A look back at memory models in 16-bit MS-DOS

Raymond Chen

In MS-DOS and 16-bit Windows programming, you had to deal with memory models. This terms does not refer to processor architecture memory models (how processors interact with memory) but rather how a program internally organizes itself. The operating system itself doesn’t know anything about application memory models; it’s just a convenient way of talking about how a program deals with different types of code and data.

The terms for the memory models came from the C compiler, since this informed the compiler what type of code to generate. The four basic models fit into a nice table:

  Data pointer size
Near Far
Code pointer size Near Small Compact
Far Medium Large

The 8086 used segmented memory, which means that a pointer consists of two parts: A segment and an offset. A far pointer consists of both the segment and the offset. A near pointer consists of only the offset, with the segment implied.

Once you had more than 64KB of code or more than 64KB of data, you had to switch to far code pointers or far data pointers (respectively) in order to refer to everything you needed.

Most of my programs were Compact, meaning that there wasn’t a lot of code, but there was a lot of data. That’s because the programs I wrote tended to do a lot of data processing.

The Medium model was useful for programs that had a lot of code but not a lot of data. User interface code often fell into this category, because you had to write a lot of code to manage a dialog box, but the result of all that work was just a text string (from an edit box) and some flags (from some check boxes). Many computer games also fell into this category, because you had a lot of game logic, but not a lot of game state.

MS-DOS had an additional memory model known as Tiny, in which the code and data were all combined into a single 64KB segment. This was the memory model required by programs that ended with the .COM extension, and it existed for backward compatibility with CP/M. CP/M ran on the 8080 processor which supported a maximum of 64KB of memory.

Far pointers could access any memory in the 1MB address space of the 8086, but each object was still limited to 64KB because pointer arithmetic was performed only on the offset portion of the pointer. Huge pointers could refer to memory blocks larger than 64KB by adjusting the segment whenever the offset overflowed.¹ Pointer arithmetic with huge pointers was computationally expensive, so you didn’t use them much.²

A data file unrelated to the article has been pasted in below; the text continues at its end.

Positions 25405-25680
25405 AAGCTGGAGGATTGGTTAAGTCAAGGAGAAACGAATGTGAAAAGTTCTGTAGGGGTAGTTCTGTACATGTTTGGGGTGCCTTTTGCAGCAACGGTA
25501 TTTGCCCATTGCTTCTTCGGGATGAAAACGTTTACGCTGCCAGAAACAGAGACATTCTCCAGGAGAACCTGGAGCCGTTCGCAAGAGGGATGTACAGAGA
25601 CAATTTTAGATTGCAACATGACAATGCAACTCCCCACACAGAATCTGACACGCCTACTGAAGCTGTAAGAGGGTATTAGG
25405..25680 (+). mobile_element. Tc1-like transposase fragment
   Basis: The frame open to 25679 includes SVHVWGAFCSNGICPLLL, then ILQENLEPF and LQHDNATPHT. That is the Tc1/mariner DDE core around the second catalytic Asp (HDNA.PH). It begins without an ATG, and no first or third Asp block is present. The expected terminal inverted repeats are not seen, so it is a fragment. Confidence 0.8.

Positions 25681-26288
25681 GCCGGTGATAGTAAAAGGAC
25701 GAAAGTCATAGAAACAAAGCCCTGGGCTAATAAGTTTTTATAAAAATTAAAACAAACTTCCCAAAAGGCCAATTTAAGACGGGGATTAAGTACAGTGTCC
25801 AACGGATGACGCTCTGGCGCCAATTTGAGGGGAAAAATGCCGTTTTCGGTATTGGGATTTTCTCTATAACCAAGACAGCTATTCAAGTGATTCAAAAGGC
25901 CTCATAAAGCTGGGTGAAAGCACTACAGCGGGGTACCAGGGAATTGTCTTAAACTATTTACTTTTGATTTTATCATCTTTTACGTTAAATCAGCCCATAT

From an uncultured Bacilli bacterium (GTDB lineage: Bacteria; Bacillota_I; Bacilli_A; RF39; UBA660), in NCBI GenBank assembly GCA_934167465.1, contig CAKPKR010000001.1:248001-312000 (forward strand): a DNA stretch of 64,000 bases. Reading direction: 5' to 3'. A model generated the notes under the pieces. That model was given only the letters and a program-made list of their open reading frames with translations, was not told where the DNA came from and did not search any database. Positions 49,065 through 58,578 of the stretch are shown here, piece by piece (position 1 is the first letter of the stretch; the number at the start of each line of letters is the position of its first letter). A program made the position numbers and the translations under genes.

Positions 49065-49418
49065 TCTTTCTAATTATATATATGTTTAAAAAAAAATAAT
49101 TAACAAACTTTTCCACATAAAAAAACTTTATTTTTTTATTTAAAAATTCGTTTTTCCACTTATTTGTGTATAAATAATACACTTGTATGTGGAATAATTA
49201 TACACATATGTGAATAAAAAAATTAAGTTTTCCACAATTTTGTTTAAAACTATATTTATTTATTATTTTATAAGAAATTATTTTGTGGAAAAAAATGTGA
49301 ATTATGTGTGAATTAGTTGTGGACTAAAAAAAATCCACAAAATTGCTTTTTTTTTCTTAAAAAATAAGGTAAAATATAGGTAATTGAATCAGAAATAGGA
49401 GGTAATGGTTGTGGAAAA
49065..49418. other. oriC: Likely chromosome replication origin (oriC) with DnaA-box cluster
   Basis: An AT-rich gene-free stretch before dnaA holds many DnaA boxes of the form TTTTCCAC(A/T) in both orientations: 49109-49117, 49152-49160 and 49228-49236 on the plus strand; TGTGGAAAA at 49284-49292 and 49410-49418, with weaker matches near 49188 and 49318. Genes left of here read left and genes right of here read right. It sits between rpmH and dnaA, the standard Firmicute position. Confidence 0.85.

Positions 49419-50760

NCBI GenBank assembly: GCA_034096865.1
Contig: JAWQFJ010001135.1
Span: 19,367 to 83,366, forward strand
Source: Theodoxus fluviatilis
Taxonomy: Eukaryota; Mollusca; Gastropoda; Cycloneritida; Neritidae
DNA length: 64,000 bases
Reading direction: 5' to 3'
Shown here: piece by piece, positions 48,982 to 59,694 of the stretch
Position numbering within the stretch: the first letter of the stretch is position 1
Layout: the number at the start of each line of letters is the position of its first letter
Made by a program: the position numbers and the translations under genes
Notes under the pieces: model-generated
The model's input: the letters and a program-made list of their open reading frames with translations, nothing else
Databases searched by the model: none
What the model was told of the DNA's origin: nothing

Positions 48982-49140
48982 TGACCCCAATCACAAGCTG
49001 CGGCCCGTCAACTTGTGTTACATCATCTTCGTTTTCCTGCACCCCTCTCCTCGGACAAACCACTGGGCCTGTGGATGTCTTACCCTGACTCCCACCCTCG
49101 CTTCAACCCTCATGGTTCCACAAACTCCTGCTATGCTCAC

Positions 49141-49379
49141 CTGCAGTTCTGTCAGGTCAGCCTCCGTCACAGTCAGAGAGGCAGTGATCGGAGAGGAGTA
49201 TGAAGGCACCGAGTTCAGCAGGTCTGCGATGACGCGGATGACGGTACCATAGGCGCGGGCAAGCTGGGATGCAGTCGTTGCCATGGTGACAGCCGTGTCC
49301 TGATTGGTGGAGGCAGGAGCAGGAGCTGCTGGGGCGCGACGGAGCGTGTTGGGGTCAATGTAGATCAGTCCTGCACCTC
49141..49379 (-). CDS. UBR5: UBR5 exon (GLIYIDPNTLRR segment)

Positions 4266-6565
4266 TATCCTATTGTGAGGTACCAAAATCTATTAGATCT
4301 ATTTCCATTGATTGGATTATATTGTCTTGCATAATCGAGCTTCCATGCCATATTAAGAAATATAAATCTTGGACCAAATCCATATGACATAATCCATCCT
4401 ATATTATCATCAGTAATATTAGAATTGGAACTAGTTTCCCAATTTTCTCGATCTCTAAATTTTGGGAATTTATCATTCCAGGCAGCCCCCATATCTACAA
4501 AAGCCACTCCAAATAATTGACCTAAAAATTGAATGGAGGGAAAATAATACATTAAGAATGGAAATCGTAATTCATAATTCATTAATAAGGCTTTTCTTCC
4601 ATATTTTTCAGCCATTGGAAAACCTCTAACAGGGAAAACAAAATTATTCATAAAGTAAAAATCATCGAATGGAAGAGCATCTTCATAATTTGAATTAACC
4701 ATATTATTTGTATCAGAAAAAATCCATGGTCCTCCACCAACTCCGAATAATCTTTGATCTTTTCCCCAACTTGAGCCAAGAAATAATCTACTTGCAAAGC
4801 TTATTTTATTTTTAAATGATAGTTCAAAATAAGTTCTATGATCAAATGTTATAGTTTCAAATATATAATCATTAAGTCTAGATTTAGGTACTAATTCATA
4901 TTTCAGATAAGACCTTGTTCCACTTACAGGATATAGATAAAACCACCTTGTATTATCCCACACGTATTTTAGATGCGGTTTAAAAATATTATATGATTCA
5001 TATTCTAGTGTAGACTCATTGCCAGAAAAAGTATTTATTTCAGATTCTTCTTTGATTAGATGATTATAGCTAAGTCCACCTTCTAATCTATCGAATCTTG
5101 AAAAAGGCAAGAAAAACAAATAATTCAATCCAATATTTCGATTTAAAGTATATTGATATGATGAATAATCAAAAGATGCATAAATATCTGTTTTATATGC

You weren’t limited to the above memory models. You could make up your own, known as mixed model programming. For example, you could say that most of your program is Small memory model, but there’s one place where you need to access memory outside the default data segment, so you declared an explicit far pointer for that purpose. Similarly, you could define an explicitly far function to move it out of the default code segment.

The memory model specified the default behavior, so if you called, say, memcpy, you got a version whose pointer size matched your memory model. If you had a Small or Medium model program and wanted to copy memory that was outside your default data segment, you could call the _fmemcpy function, which was the same as memcpy except that it took far pointers. (If you used the Compact or Large memory model, then memcpy and _fmemcpy were identical.)

One of my former colleagues is back in school and was talking with his (younger) advisor. Somehow, the topic turned to the 8086 processor. My colleague and his friend explained segmented addressing, near and far pointers, how pointer equality and comparison behaved,³ the mysterious A20 gate, and how the real mode boot sector worked. “The look of horror on his face at how segment registers used to work was priceless.”

I quickly corrected my colleague. “‘Used to work’? They still work that way!”

Bonus chatter: You can see the remnants of 16-bit memory models in the macros NEAR and FAR defined by windows.h. They don’t mean anything any more, but they remain for source code backward compatibility.

¹ In MS-DOS, huge pointers operated by putting the upper 16 bits of the 20-bit address in the segment and putting the remaining 4 bits in the offset. The offset of a huge pointer in MS-DOS was always less than 16.

² In 16-bit Windows, there was a system function called hmemcpy, which copied memory blocks that could be larger than 64KB. And now you know what the h prefix stood for.

³ Segmented memory is a great source of counterexamples. For example, in a segmented memory model, you could have a pointer p to a buffer of size N, and another pointer q could satisfy the inequalities

p <= q && q <= p + N

despite not pointing into the buffer.

This is one of the reasons why the C and C++ programming languages do not specify the result of comparisons between pointers that do not point to elements of the same array.